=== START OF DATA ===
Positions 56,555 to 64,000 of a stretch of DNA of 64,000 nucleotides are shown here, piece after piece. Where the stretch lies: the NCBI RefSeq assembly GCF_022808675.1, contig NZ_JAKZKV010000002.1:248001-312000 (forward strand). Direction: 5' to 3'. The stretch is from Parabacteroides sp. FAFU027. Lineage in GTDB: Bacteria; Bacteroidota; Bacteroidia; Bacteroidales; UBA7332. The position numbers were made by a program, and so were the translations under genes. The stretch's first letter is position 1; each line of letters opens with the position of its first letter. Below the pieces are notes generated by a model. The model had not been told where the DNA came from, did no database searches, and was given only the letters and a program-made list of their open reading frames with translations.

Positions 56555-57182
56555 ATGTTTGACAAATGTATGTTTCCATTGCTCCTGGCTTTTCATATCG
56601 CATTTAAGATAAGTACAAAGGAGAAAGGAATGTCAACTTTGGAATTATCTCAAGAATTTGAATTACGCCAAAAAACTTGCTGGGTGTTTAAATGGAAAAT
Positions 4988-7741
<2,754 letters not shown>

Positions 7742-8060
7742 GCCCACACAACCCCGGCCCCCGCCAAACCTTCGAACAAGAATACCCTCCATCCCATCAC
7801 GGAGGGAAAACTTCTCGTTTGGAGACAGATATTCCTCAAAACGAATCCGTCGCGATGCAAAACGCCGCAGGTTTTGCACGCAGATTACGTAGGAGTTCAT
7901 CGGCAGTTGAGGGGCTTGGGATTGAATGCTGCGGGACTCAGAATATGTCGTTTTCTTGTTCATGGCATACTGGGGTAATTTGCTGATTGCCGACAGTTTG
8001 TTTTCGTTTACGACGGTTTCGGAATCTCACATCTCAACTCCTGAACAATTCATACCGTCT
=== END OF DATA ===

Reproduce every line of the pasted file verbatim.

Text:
Positions 56,555 to 64,000 of a stretch of DNA of 64,000 nucleotides are shown here, piece after piece. Where the stretch lies: the NCBI RefSeq assembly GCF_022808675.1, contig NZ_JAKZKV010000002.1:248001-312000 (forward strand). Direction: 5' to 3'. The stretch is from Parabacteroides sp. FAFU027. Lineage in GTDB: Bacteria; Bacteroidota; Bacteroidia; Bacteroidales; UBA7332. The position numbers were made by a program, and so were the translations under genes. The stretch's first letter is position 1; each line of letters opens with the position of its first letter. Below the pieces are notes generated by a model. The model had not been told where the DNA came from, did no database searches, and was given only the letters and a program-made list of their open reading frames with translations.

Positions 56555-57182
56555 ATGTTTGACAAATGTATGTTTCCATTGCTCCTGGCTTTTCATATCG
56601 CATTTAAGATAAGTACAAAGGAGAAAGGAATGTCAACTTTGGAATTATCTCAAGAATTTGAATTACGCCAAAAAACTTGCTGGGTGTTTAAATGGAAAAT
Positions 4988-7741
<2,754 letters not shown>

Positions 7742-8060
7742 GCCCACACAACCCCGGCCCCCGCCAAACCTTCGAACAAGAATACCCTCCATCCCATCAC
7801 GGAGGGAAAACTTCTCGTTTGGAGACAGATATTCCTCAAAACGAATCCGTCGCGATGCAAAACGCCGCAGGTTTTGCACGCAGATTACGTAGGAGTTCAT
7901 CGGCAGTTGAGGGGCTTGGGATTGAATGCTGCGGGACTCAGAATATGTCGTTTTCTTGTTCATGGCATACTGGGGTAATTTGCTGATTGCCGACAGTTTG
8001 TTTTCGTTTACGACGGTTTCGGAATCTCACATCTCAACTCCTGAACAATTCATACCGTCT